6. The washing of the filtered mass may be carried out until the pH value of the washings is between 7 and 8, and in case the iron salt used is ferric chloride, until the washings are free from chloride ion.
7. The drying of the washed mass may be carried out at about 110C, until its moisture content is about 2-3%.
The hydrogenation of the coal particles impregnated with the catalyst as explained above, may be carried out as usual, with or without the use of a vehicle oil.
It is well know that the presence of sulphur promotes the catalytic action of the iron catalyst, and that for ensuring the presence of the required amount of sulphur during the hydrogenation process, this element may be added to the coal mass before it is subjected to hydrogenation. Accordingly, for ensuring the presence of sulphur in desired concentration during the hydrogenation by the improved process according to this invention, a predetermined quantity of sulphur or sulphur bearing compounds capable of producing hydrogen sulphide under the conditions of reaction may be added to the catalyst deposited-coal particles before they are subjected to hydrogenation. Alternatively, gaseous hydrogen sulphide may be used.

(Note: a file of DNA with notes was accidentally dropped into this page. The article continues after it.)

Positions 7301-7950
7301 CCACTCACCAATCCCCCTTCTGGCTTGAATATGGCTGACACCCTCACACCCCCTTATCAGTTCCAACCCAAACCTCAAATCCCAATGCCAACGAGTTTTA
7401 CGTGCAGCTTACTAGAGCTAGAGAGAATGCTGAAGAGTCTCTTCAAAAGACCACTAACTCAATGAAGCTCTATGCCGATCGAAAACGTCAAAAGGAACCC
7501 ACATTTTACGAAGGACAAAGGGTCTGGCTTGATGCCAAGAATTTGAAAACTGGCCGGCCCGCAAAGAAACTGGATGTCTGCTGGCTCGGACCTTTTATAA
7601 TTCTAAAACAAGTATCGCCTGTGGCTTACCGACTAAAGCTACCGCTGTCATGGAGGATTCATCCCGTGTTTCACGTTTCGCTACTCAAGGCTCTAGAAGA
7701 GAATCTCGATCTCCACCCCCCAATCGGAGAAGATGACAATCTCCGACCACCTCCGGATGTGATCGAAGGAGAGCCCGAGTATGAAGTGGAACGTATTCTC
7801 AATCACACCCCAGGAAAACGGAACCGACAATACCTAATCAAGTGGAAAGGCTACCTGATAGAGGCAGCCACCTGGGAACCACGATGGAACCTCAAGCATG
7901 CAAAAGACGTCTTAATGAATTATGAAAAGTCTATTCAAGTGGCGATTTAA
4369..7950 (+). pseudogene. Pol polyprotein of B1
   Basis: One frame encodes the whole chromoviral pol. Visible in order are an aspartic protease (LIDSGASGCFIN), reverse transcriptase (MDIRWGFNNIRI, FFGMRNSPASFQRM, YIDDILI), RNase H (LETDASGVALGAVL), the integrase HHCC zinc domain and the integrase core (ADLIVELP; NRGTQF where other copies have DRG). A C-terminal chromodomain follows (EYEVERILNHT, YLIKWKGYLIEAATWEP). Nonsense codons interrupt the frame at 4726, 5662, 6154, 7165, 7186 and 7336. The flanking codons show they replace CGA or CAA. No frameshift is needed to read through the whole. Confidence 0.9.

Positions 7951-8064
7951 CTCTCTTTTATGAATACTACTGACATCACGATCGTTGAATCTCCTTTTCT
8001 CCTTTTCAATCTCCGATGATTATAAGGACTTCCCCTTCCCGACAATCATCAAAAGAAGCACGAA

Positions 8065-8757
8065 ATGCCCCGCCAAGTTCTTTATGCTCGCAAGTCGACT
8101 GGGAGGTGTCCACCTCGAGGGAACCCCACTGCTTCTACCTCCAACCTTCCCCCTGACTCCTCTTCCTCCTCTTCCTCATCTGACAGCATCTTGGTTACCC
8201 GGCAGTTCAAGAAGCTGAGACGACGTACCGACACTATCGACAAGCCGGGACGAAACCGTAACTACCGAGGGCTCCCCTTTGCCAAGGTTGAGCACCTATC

The following Examples illustrate the invention and the manner in which it may be carried out into practice:
EXAMPLE 1 ll g. of ferric nitrate [Fe(NO -9H O] in 200. c.c. distilled water is heated to l00C. l-2 c.c. of concentrated nitric acid is added to the solution. 82.g. of powdered coal is added in small portions with mechanical stirring to c.c. distilled water at 80C. containing 5 g. of ammonium nitrate. The ferric nitrate solution is added to the coal suspension.
111 ammonium hydroxide is now added to the suspension in a mixer under conditions of rapid agitation at a rate of 3-4 c.c. per minute till a pH of 8-9 is attained. After being allowed to settle for 1-2 hours the mixture is filtered and washed with 1 percent aqueous ammonium nitrate solution, till the washings showed a pH of 7-8. The residue is washed l-2 times with distilled water and then dried in an atmosphere of nitrogen at C till the moisture content falls to 2-3 percent.